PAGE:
Nowadays a prize, a prestigious literary award, is tied in to other benefits. I didn't know, until I investigated, that not only is there a shortlist (a rather long short list) but the short-listed poets get read on the media and reviewed. Thirty years ago a small group of judges got together, chose a winner and stood by their guns. There may have been collections that came close and the unlucky poets might be tipped off that they came close or better their publishers were tipped off. The PBS Choices weren't lined up for a further prize, increased sales being regarded as sufficient benefit.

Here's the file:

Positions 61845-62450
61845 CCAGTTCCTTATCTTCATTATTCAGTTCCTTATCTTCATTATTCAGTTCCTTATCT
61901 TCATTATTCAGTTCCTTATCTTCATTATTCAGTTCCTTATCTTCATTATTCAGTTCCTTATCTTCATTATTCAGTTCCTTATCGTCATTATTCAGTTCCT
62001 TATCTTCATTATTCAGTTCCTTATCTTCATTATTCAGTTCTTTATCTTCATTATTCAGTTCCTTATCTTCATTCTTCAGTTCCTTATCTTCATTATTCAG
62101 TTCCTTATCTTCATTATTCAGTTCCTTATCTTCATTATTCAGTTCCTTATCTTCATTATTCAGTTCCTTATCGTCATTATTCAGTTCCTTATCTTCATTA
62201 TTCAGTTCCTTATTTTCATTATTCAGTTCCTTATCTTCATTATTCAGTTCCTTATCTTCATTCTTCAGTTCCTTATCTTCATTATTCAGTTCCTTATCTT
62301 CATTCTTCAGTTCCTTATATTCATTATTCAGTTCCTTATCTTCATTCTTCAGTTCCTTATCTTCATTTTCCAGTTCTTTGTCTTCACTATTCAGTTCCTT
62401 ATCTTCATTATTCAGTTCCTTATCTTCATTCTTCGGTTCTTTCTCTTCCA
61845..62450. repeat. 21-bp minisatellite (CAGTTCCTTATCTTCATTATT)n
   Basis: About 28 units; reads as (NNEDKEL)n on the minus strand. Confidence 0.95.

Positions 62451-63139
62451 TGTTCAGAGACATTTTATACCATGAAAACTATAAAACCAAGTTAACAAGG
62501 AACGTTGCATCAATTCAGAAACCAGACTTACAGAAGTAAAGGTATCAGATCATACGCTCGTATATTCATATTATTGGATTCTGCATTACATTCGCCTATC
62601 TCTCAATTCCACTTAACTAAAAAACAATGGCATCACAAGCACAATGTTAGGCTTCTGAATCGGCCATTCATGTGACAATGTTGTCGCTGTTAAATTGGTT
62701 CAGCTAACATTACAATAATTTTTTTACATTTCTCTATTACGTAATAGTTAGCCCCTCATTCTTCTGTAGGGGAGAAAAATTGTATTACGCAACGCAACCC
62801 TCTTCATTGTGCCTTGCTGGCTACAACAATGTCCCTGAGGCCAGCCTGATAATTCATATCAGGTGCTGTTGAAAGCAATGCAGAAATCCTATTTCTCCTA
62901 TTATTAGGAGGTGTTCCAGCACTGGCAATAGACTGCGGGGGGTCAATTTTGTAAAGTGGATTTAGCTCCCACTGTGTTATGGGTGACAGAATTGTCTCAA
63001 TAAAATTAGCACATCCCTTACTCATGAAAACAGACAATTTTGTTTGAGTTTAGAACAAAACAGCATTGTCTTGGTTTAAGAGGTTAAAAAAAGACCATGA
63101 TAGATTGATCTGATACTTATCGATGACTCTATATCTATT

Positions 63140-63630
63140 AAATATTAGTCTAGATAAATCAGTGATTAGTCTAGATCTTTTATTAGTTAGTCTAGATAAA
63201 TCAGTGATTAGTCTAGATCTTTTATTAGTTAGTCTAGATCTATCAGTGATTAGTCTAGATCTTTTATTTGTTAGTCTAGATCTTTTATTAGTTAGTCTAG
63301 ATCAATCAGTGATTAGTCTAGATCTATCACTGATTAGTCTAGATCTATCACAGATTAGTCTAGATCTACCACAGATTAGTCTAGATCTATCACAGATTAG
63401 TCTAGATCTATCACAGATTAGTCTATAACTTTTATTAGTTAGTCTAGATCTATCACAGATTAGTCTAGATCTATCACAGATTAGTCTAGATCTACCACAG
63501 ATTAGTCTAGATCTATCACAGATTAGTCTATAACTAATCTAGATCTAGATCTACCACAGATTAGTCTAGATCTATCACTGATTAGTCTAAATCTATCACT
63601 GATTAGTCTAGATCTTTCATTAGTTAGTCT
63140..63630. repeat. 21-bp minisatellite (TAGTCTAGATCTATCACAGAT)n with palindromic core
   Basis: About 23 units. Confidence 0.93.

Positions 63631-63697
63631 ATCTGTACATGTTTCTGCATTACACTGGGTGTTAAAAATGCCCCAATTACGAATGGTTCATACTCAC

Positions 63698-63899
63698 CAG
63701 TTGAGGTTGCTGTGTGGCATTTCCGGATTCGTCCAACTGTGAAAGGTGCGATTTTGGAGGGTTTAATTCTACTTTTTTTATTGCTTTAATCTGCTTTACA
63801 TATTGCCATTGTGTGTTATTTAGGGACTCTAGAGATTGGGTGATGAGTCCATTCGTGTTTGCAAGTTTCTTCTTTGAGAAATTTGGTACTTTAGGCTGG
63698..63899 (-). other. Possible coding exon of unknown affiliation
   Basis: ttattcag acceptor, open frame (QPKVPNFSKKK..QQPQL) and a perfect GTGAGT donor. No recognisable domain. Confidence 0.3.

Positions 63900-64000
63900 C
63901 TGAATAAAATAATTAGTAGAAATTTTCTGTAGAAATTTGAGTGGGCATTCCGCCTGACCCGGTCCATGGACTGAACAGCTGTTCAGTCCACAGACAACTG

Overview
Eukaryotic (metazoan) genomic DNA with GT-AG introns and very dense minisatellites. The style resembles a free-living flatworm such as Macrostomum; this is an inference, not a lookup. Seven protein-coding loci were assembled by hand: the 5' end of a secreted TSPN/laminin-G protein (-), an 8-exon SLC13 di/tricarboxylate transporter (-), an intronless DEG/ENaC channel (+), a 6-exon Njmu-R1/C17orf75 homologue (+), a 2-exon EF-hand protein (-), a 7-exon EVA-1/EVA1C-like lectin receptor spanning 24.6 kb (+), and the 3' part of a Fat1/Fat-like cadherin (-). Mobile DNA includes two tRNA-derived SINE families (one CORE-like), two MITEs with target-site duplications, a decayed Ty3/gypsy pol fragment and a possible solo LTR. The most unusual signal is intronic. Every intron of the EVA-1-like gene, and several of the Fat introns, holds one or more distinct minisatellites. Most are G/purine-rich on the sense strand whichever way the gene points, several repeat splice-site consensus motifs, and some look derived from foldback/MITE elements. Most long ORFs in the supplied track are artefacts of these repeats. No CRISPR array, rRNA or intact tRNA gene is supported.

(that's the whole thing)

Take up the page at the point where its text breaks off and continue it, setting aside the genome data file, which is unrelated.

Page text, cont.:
And here things get murky. PBS Choices are now automatically short-listed for the Eliot Prize. Readings onthe media is determined by the fact that poems are potentially “prize-winning”,not the result of the taste of a producer. In 1979 if you wanted to be read on the radio you sent poems to George Macbeth and he usually replied “not quite”and occasionally “I’ll take that” and one’s poem or poems would be read after an introduction with Macbeth’s Winchester “arw” to the fore, and which was both critically expert and engaging. Later in the 1980’sthere was “The Living Poet” where Roberta Berke and Piers Plowright gave relatively obscure poets, such as myself, a whole half hour programme to read and talk about their work. Today one’s work is read if a committee approves;the PBS selectors and then the selectors again, bolstered with other judges,just in case they’ve made a mistake. Individual taste and judgment are smoothed out by compromise. The Macbeths and Berkes have been cast aside as eccentric,flawed in judgment, probably promoting their friends and generally abusing their ‘power.’ Even if this was true, and mostly it wasn’t, at least one had a sense that an act of judgment and taste had taken place. Anyway only very strange and ingratiating people are agreeable to a whole committee.